Ng Loses Last Bid to Delay Murder Trial


Accused mass-murderer Charles Ng, who is acting as his own lawyer, lost a major battle in court Wednesday, bringing him closer to trial and leaving relatives of victims overjoyed that 13 years of legal delays may be coming to an end.

Ng, accused of slaying 12 people in Northern California, asked a judge to drop the charges in a last-ditch effort to avoid going to trial. But Orange County Superior Court Judge John J. Ryan denied the motion and told Ng and prosecutors to be ready to begin on Sept. 1.

Ng, 37, had attempted to delay legal proceedings again by complaining that his poor eyesight had slowed his reading of legal documents. He also said that his paralegal had “disappeared” without delivering important legal documents to him, that he has problems obtaining private telephone access in the Orange County Jail and that he is still learning to use the computer loaned to him.

“A lot of things haven’t been done,” Ng said. “I’ve tried my best. It’s kind of hard when you have so many tasks you are responsible for.”


Calaveras County Deputy Dist. Atty. Peter Smith objected to further delays and reminded the judge that Ng is now his own attorney and has to take responsibility for his problems.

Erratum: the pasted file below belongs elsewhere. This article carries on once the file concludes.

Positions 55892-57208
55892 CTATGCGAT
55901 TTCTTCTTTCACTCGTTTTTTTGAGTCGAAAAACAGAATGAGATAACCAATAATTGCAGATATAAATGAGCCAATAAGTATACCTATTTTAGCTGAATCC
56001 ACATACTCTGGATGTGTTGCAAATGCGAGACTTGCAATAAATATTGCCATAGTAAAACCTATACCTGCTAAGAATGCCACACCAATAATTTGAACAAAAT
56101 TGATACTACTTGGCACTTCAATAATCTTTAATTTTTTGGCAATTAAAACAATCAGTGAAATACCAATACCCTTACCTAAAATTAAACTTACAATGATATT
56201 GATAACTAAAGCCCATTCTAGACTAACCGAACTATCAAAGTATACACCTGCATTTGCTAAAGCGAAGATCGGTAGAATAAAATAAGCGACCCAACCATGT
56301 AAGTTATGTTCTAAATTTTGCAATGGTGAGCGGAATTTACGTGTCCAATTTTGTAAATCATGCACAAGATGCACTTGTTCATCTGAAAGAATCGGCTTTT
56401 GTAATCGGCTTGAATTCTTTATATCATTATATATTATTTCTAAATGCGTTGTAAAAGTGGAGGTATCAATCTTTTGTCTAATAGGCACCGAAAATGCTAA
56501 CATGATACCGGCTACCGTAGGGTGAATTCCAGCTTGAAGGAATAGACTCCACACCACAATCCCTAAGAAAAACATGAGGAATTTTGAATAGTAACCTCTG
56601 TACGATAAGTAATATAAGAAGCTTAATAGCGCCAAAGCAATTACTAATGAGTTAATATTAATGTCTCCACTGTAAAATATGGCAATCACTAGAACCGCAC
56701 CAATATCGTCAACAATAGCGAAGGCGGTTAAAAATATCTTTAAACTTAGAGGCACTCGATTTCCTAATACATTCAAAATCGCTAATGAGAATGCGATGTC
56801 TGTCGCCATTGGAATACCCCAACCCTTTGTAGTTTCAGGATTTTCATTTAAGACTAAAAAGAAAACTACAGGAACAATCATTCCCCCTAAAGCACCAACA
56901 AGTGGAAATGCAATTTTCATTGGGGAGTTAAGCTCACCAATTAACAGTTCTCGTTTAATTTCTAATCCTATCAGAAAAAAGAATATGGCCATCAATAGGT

“He can’t play the blame game anymore,” Smith said. “He can’t say it’s someone else’s fault for his not being prepared.”

Ryan said Ng had provided him with “no reason whatsoever” for further delays.

Ryan had ruled in May that Ng could act as his own attorney.


Ng had said that he does not like nor trust William G. Kelley or James Merwin, the public defenders who had been assigned to help Ng fight charges that he tortured and murdered 12 people in the mid-1980s.

Kelley and Merwin have been ordered to act as advisory counsel to Ng but must continue preparing for the case in the event they must step in.

Ng, dishonorably discharged from the U.S. Marine Corps, was one of two people arrested in the case. The other suspect, Leonard Lake, killed himself by swallowing a cyanide pill after his arrest.

Prosecutors allege that Ng and Lake committed the murders on Lake’s property in Calaveras County in the Sierra foothills more than a decade ago.


After Lake committed suicide while in custody, Ng fled to Canada. He was captured but waged a six-year battle against extradition before he was returned to California in 1991. Three years later, the case was moved from Calaveras County to Orange County because of extensive publicity.

The mammoth case has amassed more than six tons of paperwork and is expected to be one of the longest and costliest trials in California history.

Ryan’s refusal to grant a further delay and his swift denial of the motion to have the charges dismissed delighted Garden Grove residents Dwight and Lola Stapley, parents of one of the murder victims.

“I’m ecstatic, absolutely ecstatic,” a smiling Lola Stapley said outside court. “This is the first time I’ve been really optimistic.”


The Stapleys’, 26-year-old son, Scott, was among those killed. They have attended more than 70 court hearings over the years. This is the first time they believe a trial will actually to take place soon.

“I think we’re going to make it” to trial, said Lola Stapley.